When foreign objects on the track damaged the underside of one of the newly commissioned Class 800 trains, Hitachi Rail needed a new approach to maintenance that would safely and effectively resolve the issue. This led the train manufacturer to seek help from Norbar Torque Tools, who’s bespoke torque solution proved just the ticket.
Established in Japan in 1910, Hitachi first came to the UK in 1999 and since then, its developments have been implemented throughout Britain’s railways. As part of this, it recently replaced a number of aging Class 43 trains with new Class 800 trains for Great Western Railway.
However, when the bogie on one of the trains was damaged by debris ricocheting and rebounding between the track and the under carriage (caused by the vacuum created under high speed trains when traveling at speed), Hitachi Rail faced a potentially lengthy and costly repair process.
A bogie is a safety critical sub-assembly and each carriage has a pair, with one at each end. The bogie is the assembly to which the two axles and four wheels are attached and on a Class 800 train these should be replaced every one million miles or three years. However due to the damage sustained it was imperative that the bogie was replaced immediately.
This was proving no small task. Changing a bogie calls for a bogie drop whereby either the train remains static and the bogie is lowered beneath the train, or, the train is raised and the bogie remains stationary on the rails. It can then be wheeled away and a new one can be fixed in place.
However, another hurdle that maintenance engineers were facing is that the damaged bogie was secured by four traction link fixings, which were bolted and tightened to 970 Nm. Access to these bolts was significantly hampered by the anti-roll bar (ARB) that runs across the width of the train and was located 50mm in front of the bogie’s fixings. This meant that in order to replace the bogie, the ARB needed removing.
This was not only proving time-consuming, but also costly as Hitachi Rail’s policy dictates that any fixings removed on a safety critical component, such as the nuts and bolts holding the ARB in position, would also need to be replaced with new ones.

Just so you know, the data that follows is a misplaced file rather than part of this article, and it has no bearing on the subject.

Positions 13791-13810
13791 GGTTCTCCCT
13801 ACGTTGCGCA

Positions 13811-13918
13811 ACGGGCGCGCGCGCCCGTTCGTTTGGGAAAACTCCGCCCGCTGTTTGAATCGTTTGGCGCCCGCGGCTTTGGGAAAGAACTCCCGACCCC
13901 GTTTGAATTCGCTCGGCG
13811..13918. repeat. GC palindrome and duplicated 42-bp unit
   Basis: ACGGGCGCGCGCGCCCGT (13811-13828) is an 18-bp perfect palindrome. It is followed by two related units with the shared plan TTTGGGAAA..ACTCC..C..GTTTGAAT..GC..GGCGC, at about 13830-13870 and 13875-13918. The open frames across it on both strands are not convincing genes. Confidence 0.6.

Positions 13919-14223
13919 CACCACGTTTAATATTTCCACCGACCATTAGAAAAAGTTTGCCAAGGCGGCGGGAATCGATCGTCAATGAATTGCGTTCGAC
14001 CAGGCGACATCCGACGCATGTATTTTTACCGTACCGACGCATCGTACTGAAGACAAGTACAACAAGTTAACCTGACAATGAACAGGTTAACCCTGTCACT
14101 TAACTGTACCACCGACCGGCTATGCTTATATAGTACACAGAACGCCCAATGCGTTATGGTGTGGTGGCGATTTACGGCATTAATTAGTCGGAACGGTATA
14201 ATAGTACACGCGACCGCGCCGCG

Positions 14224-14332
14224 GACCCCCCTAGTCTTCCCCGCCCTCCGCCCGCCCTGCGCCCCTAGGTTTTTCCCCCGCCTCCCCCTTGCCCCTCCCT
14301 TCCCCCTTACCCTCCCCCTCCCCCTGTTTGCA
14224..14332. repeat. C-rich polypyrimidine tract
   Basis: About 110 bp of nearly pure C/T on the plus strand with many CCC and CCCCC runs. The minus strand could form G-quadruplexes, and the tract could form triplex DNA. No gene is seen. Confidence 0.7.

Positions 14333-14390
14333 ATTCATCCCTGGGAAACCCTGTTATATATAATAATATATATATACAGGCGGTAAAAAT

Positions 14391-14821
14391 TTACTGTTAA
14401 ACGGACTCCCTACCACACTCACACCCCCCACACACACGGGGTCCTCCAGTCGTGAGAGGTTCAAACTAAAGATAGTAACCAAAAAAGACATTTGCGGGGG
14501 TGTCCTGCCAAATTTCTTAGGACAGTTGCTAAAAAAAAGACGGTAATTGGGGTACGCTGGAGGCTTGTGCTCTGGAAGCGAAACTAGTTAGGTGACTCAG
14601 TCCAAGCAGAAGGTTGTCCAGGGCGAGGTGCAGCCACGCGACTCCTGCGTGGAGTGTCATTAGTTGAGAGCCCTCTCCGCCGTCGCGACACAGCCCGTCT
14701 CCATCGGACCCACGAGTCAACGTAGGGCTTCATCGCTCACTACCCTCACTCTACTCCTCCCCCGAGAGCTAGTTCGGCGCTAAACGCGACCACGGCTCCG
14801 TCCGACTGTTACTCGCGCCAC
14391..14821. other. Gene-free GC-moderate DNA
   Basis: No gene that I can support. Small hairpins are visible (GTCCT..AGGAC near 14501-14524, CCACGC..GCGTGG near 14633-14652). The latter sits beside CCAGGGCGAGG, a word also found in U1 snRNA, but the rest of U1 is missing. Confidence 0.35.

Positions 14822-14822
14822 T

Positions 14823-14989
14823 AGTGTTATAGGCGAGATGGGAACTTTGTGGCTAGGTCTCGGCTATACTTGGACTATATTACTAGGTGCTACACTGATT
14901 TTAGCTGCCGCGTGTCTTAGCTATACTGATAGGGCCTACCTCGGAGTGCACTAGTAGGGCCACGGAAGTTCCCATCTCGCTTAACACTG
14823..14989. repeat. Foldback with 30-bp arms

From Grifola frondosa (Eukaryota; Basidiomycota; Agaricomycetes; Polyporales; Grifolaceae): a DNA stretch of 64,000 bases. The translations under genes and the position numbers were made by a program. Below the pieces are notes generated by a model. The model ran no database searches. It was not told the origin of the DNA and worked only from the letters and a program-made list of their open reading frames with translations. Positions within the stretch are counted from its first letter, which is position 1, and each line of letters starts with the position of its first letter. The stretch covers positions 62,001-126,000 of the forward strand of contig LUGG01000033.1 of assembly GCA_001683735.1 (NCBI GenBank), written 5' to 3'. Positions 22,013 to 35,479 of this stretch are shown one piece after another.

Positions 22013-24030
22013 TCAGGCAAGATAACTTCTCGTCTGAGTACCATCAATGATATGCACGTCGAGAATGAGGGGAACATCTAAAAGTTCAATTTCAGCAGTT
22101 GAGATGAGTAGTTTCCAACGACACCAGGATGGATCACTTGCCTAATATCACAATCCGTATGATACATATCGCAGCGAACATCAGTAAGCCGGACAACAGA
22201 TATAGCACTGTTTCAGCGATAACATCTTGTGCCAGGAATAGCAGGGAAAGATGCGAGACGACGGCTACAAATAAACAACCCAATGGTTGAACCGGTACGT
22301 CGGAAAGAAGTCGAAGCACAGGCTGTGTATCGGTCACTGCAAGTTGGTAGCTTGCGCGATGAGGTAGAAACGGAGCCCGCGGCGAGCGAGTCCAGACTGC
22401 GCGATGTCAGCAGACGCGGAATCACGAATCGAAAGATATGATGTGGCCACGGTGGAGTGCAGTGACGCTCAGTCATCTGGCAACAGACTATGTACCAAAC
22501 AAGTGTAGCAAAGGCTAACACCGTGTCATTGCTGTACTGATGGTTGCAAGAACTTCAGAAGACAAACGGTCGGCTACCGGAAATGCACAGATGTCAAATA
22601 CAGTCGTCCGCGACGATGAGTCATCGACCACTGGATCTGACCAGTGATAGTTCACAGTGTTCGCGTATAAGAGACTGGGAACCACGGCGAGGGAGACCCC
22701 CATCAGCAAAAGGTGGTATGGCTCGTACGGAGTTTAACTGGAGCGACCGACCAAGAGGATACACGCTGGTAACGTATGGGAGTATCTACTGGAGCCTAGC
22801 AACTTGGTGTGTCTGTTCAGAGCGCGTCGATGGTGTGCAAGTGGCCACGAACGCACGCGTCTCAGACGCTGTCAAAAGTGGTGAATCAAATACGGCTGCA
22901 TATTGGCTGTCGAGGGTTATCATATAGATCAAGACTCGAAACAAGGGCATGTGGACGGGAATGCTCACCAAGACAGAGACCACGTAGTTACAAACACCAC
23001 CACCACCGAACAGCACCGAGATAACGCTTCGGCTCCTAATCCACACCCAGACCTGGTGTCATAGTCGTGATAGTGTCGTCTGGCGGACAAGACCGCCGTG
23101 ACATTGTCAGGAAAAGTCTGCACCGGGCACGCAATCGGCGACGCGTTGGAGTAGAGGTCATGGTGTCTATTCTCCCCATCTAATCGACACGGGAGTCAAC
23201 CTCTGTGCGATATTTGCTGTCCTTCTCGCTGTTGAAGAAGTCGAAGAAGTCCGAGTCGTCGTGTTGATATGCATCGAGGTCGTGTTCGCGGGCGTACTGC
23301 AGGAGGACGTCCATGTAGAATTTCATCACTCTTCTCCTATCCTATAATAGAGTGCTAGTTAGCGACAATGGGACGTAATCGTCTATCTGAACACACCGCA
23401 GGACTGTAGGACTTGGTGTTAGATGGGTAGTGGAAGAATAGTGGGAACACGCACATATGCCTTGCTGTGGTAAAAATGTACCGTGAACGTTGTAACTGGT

Hitachi Rail therefore needed to find a tool that would enable access to the bogie’s traction link fixings while clearing the ARB and eliminating the need to dismantle it. This is where Norbar’s expertise and a bespoke torque solution kept Hitachi Rail on track.
Norbar was able to take its PTS pneumatic torque tool and create a rapid prototype solution, adding a special offset drive used in conjunction with a FRLUnit. The PTS is part of Norbar’s PneuTorque pneumatic torque tools range and is designed with accuracy and reliability in mind. For this particular job, a purpose designed double ended reaction plate was added, which provided access to the traction link fixings whilst clearing the ARB. This product combination facilitated a straightforward single operation removal and re-assembly of the fixings.
“Thanks to our in-house ‘engineer to order’ capabilities and rapid prototype solutions, we were able to design and manufacture a specialist solution specific to this application and its requirements. The end result for maintenance engineers is a procedure that is not only safer, but also more time and cost effective,” explained Graham Hudson, technical support engineer at Norbar.
Having joined the magazine in 2012, Claire developed her knowledge of the industry through the numerous company visits, exhibitions and conferences she attended both in the UK and abroad.
Claire prides herself on keeping readers well informed and up to date with the latest industry news.